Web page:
Chapter 11 of the text introduced the concept of correlated groups designs, which can be either within-subjects or matched-subjects designs. These designs require a different statistical procedure for analysis, which is the focus of this section. We will assume initially that we are analyzing a within-subjects design with two groups. At the end of this section, we will talk about how you approach the analysis of a matched-subjects design.
Conceptually, the logic of comparing two correlated groups of participants is identical to the logic of comparing two independent groups of participants. The null and alternative hypotheses (shown below) are identical in both cases. The basic structure of the t-test is identical, in that you are taking the mean difference of the samples, subtracting the mean difference of the population (which is equal to zero under the null hypothesis), and you are dividing this value by the standard error of the difference.
However, as you learned in Chapter 11, the value of the within-subjects design is that it removes the portion of the error term that is due to individual differences. The result is an increase in the power to detect group differences when they exist.
Formulas for computing a t-test for correlated groups are shown below. This test is also referred to as the direct difference t-test or the correlated t-test. Again, like the null and alternative hypotheses, the formula for computing the t is identical to the formula used in the two independent groups situation. The only difference comes in how the standard error of the mean difference is computed.
The second equation shows how this standard error is computed. This equation can be written in many algebraically identical ways, but this variation illustrates the value of the within-subjects design. The term in the first bracket under the square root sign is essentially the standard error in the independent groups design. There is a small and subtle difference between how this term is computed here and how it is computed in the independent groups design, but we can overlook this fairly trivial difference for this argument.
The second term under the square root sign (starting with 2r) is how much we can reduce the error term because the correlated groups design controls for individual differences. The correlation here (r) is the correlation between the dependent measures in the two conditions. If that correlation is high, it means that people tend to be consistent across conditions and that there are considerable individual differences in overall performance. If that is the case, a within-subjects design will increase power dramatically. If the correlation is low, it means that people are not consistent across conditions, and thus the effect of individual differences is not terribly large. Consequently, the increase in power is less.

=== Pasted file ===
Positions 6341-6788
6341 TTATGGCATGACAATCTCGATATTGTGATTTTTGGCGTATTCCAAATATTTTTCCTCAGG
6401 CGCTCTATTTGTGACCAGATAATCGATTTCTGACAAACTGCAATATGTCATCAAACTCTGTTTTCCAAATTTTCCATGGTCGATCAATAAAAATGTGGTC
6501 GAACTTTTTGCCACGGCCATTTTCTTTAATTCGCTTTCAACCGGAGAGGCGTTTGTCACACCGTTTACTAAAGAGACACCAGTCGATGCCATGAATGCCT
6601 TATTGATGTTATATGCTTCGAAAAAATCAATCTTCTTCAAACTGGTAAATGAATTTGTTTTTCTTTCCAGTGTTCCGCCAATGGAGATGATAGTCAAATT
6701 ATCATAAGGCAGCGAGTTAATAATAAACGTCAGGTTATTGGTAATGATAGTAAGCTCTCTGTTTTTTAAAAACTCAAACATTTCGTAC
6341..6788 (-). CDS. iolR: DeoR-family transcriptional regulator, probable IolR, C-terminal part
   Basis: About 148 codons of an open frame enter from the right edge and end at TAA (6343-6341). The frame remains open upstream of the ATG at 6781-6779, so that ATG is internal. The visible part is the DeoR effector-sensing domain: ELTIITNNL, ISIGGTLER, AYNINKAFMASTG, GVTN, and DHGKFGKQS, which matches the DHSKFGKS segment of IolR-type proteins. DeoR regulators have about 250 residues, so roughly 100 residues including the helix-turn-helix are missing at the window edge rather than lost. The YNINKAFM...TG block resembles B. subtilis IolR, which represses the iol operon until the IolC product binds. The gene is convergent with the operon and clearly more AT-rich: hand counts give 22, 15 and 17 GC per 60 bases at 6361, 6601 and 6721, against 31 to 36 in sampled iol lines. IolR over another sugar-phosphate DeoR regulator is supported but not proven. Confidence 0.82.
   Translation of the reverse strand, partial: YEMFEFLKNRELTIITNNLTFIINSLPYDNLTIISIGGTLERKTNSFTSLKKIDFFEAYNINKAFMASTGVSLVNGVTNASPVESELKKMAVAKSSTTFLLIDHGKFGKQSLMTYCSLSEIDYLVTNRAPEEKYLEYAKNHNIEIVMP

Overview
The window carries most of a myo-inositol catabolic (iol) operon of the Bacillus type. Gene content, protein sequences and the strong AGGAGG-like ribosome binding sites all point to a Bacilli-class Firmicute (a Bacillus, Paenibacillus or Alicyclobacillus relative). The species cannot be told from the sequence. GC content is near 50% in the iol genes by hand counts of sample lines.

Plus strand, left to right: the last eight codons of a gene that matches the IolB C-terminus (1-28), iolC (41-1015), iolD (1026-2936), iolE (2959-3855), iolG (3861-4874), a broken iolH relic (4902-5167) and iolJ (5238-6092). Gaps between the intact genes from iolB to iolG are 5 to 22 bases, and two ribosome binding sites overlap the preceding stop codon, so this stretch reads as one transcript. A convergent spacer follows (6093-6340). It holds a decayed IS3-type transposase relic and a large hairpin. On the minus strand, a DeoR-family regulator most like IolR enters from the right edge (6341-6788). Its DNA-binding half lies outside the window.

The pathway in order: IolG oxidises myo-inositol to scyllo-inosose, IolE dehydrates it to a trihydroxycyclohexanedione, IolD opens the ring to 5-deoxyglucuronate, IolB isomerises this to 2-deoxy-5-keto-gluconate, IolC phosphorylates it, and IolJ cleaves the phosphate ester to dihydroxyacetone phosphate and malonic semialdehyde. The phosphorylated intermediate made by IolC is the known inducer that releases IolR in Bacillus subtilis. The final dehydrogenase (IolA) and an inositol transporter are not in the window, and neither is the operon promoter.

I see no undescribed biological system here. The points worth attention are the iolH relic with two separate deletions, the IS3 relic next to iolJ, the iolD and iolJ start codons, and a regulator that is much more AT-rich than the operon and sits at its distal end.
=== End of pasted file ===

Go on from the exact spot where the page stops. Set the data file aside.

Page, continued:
There are examples elsewhere on this website on how to compute the t-test for correlated groups either manually or using SPSS for Windows. Simply click on the links below to see those examples and use the back arrow key on your browser to return to this section when you are done.
Compute the t-test for correlated samples by hand |
Compute the t-test for correlated samples using SPSS |
USE THE BROWSER'S |
You learned in Chapter 11 that a matched-subjects design involves matching participants on critical variables and then randomly assigning one member of each matched set to each of the groups of a study. The result is that there are different people in each group, like we have in the independent groups design. However, these people are not independent of one another because of the matching. Therefore, you DO NOT use the t-test for independent groups introduced in the previous section. Instead, you use the t-test introduced in this section and treat the matched pairs of participants as if they were the same person. In a matched-subjects design, you must keep track of who is matched with who all the way to the analysis stage.